Book Review: The Hate U Give

The Hate U Give by Angie Thomas

5/5 stars ******

                                                                                                Courtesy: 20th Century Fox

Premise- (5/5) This book has been on my to-read list since it came out. It was a big deal in YA and literary circles, and picked up a movie deal, which I still haven't seen. Police brutality is a difficult but important topic, and unfortunately that remains as true now as it did when The Hate U Give came out. I was expecting this book to be heavy, but extremely moving. 

Characters- (5/5) One of the hardest things to do when writing about a sensitive topic like racism and police brutality is to capture the nuances of the characters and the complex moral decisions they are grappling with. Thomas did a truly incredible job here. She really fleshed out not only Starr, but her family and friends as well, which was an excellent way to get her message across: People are people and they are multifaceted and flawed but they still deserve dignity, respect, and a right live freely and without fear. Starr struggles a lot with public perception of Khalil and the insinuation that she hears over and over again, that he if he was armed, if he was a drug dealer, he was just another thug and got what was coming to him. Thomas faces this all-too-common mentality head on, challenging it by portraying a vibrant community which struggles with drugs, gang warfare, and poverty but is also full of people who take care of each other. Starr's relationships with her family were possibly my favorite part of the book because they were so incredibly real, full of love and care. Her friendships--black and white, were sometimes hard to read but a necessary hard look at microaggressions and inherent racism. 

Plot- (4.5/5) I initially struggled a little with the novel's pacing, and it felt odd to me how quickly Starr had to keep going --not move on, exactly, but continuing with life as if her whole world hadn't been rocked. But the farther along I read, the more I saw the necessity of it? I've never had a comparable experience, but through Starr's eyes, I could sort of see how that's what she had to do because that's what the world was doing. Regardless, both the main plot of the shooting and the subplots that Thomas weaves in were addressed very neatly and definitely make the reader think hard. I also really appreciated that we got to see both the legal and activist approaches.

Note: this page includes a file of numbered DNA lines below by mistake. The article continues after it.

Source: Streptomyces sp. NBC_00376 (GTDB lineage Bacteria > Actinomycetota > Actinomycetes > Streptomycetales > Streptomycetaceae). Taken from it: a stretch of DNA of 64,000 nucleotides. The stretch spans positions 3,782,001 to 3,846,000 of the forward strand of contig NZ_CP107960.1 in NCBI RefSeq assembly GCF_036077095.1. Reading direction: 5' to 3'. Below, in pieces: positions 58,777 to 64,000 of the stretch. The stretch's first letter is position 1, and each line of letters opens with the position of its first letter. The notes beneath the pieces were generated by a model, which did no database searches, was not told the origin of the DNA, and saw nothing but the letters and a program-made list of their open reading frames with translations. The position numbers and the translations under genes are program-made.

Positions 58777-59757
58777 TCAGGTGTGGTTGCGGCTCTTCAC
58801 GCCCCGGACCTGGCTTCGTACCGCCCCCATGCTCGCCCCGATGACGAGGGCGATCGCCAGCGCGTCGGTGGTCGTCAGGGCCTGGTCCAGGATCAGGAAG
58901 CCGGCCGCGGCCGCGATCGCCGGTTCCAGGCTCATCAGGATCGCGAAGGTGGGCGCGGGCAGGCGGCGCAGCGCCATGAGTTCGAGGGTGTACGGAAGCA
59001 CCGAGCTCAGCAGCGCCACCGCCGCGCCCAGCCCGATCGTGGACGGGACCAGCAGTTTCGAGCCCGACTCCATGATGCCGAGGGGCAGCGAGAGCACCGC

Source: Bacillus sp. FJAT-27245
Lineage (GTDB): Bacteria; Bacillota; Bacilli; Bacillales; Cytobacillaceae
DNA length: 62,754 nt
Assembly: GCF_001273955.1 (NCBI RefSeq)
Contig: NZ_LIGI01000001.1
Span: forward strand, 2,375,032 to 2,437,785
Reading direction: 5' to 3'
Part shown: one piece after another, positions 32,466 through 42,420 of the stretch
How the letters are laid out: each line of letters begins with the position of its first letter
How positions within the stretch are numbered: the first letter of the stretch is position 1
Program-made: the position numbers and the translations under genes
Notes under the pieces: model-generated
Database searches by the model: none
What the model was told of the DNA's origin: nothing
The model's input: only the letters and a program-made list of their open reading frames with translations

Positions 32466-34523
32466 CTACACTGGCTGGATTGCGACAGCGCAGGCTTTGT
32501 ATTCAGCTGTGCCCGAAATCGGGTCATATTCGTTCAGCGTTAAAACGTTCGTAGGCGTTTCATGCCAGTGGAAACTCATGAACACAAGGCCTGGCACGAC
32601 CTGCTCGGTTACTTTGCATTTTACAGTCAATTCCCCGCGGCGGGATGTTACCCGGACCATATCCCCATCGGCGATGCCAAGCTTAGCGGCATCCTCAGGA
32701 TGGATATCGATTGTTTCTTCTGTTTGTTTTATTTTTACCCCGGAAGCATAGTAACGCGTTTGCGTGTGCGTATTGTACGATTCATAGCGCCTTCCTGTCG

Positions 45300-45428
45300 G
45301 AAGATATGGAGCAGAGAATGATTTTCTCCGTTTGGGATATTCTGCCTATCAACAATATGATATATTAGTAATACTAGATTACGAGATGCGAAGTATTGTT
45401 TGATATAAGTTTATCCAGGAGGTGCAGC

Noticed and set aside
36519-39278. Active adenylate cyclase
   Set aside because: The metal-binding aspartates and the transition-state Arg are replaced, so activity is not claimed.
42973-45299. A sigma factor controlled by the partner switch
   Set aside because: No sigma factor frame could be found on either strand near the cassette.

World- (5/5) I loved reading about the community of Garden Heights. It was vivid, complicated, and extremely interesting. It definitely felt like a real place. Starr's high school also felt very real. I went to an expensive private school that, though not quite as white as Starr's, definitely shared a lot of similarities with Williamson Prep, so that environment was very familiar, which was at times uncomfortable. 

Writing- (4.5/5) Though the pop-culture references could sometimes be a little much, Thomas' writing was powerful and easy to read. She did a great job of balancing the heavy, emotional writing with lighter humor. The Hate U Give makes a difficult topic readable and digestible without lessening its impact and power. 

Overall- (4.8/5) Anyone trying to understand police brutality or racism in our society today should read The Hate U Give. It's an honest but hope-infused look at community, family, and some of the most important social issues of our time. Excellent characters and world construction, with moving writing makes The Hate U Give one of my best reads this year. 

Trigger Warnings: police brutality, shooting, drugs, addiction, racism (microaggressions and systematic), swearing, protesting and tear gas, gang violence, mention of prison, cancer